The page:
In five postseasons, Schilling was 11-2 with a 2.23 ERA and 0.97 WHIP in 19 games- all starts- with four complete games and two shutouts. His teams went 14-5 in those games overall, as well as a perfect 5-0 when they faced elimination. In those five crucial games, Schilling posted a 1.37 ERA (6 ER, 39 2/3 IP).

It’s this undeniable success- his tendency to elevate his game when it mattered the most- that helped Schilling win three World Series championships; four of those five elimination starts came in years that his teams won it all.

You couldn’t ask for a more clutch performer.

Think about it. Take Schilling’s postseason dominance, then add it on top of his impressive regular season numbers. Let’s recap those for a moment. 216-146 in 569 games (436 starts), 83 complete games, 20 shutouts, a 3.46 ERA, 1.14 WHIP, .243 BAA, and EXCEPTIONAL command. In 3,261 career innings, his strikeout-to-walk ratio was 4.36 (3,116 to 711)- which is the second best mark of ALL-TIME.

I could go on and on about how great of a pitcher Schilling was. Instead, I’ll just share this article by Sporting News that further puts Schilling’s accomplishments into perspective backed up by facts and statistics; definitely worth checking out.

So yes, Schilling undoubtedly, 100% belongs in Major League Baseball’s Hall of Fame due to his accomplishments on the field…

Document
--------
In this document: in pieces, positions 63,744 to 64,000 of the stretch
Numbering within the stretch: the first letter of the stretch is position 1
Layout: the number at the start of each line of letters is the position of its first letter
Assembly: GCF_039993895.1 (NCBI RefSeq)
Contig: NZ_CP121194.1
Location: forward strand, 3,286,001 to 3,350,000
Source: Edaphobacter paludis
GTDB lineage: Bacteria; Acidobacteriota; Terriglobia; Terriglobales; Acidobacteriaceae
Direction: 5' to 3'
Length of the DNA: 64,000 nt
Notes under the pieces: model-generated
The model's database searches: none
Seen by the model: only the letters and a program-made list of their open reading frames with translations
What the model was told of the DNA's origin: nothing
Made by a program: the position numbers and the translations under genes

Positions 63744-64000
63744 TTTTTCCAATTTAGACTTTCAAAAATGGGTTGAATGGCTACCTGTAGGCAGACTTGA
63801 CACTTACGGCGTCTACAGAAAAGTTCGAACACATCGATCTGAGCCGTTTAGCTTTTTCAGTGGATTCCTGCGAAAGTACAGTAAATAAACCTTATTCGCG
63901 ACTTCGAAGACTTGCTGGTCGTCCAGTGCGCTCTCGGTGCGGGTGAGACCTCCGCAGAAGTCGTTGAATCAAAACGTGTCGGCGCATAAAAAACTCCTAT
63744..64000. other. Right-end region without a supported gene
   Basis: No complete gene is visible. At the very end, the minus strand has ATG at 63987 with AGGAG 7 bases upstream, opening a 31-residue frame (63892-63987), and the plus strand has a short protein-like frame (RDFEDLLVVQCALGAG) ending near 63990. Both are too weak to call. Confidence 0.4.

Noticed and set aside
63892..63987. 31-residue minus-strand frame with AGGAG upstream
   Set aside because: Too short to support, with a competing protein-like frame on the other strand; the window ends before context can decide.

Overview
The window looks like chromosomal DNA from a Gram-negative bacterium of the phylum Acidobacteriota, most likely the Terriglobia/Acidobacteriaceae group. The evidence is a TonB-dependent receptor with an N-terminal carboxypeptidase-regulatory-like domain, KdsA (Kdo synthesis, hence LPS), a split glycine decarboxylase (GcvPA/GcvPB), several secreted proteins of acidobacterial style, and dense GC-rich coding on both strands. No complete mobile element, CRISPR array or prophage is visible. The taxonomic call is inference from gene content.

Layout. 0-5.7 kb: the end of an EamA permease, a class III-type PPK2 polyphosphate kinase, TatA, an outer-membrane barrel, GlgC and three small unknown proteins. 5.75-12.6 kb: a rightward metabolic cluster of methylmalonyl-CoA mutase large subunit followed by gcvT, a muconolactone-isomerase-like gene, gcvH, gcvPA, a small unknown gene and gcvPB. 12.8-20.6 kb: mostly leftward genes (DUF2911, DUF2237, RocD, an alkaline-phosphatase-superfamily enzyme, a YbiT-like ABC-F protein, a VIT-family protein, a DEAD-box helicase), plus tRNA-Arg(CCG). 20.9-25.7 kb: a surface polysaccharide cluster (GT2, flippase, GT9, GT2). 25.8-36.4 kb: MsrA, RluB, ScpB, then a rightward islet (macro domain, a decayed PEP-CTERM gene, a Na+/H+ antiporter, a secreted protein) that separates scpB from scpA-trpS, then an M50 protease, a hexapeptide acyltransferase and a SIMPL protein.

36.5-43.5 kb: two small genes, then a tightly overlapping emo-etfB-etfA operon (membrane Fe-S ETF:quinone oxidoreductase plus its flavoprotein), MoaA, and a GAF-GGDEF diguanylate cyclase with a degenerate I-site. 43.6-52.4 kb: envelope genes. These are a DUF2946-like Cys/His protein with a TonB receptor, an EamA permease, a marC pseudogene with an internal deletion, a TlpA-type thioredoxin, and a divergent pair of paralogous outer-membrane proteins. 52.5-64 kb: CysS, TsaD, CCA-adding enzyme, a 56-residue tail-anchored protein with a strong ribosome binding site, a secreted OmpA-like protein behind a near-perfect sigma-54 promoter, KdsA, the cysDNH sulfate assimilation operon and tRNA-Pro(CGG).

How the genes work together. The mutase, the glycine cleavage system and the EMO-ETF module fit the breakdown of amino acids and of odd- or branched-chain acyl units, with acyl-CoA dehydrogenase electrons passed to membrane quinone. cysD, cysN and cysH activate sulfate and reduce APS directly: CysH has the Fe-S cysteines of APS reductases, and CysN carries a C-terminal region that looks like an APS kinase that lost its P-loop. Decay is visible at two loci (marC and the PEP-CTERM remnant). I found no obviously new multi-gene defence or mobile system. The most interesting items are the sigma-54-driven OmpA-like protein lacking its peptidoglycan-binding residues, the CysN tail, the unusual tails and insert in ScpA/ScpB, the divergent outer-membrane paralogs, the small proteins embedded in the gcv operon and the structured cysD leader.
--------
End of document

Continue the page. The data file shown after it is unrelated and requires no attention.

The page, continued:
BUT HIS POLITICS!!!!!

Yes, there are folks who don’t believe Schilling, 51, should be inducted because of his highly conservative views. In fact, on last year’s ballot, Schilling lost 19 votes among returning voters, which gave him 53.2% of the votes, well below the required 75% for induction; Schilling didn’t hold back on what he thought about those voters either (quote in link).

Now it’s important to recap why Schilling lost those votes, and there are a few obvious reasons to back this up. To start, he was a vocal supporter of Donald Trump during the election.

Other than being a Trump supporter, in August 2015, ESPN suspended Schilling for a month for tweeting the following image which compared (some) Muslims to Nazis, which he deleted:

He was finally fired from ESPN in April 2016, after posting this meme on Facebook in response to a North Carolina law that was recently passed at the time:

While also leaving his own brutally honest opinion via a comment about the issue:

Then of course there was that time he jokingly called a t-shirt that seemed to support the lynching of journalists as “awesome”, in a tweet from November 2016, which he deleted as well:

These are just a few examples of the controversies that have surrounded Schilling regarding his political views. For more, this article from The Washington Post offers some other examples.

So while Schilling has posted some controversial things, he’s entitled to have those opinions. And they shouldn’t hinder his chances of making the Hall of Fame. Getting inducted is what about you accomplish ON THE FIELD, not about what you post online to your own social media accounts. The lynching thing in my opinion was the dumbest of the three examples provided; but do you actually think he wants journalists to be killed? It was meant as a joke.

If Schilling had done something truly terrible- like raped or killed someone- this would be a totally different story. If that were the case, I wouldn’t want him to get inducted to the Hall. Why give someone like that the spotlight? A REAL monster? Something like that would make sense.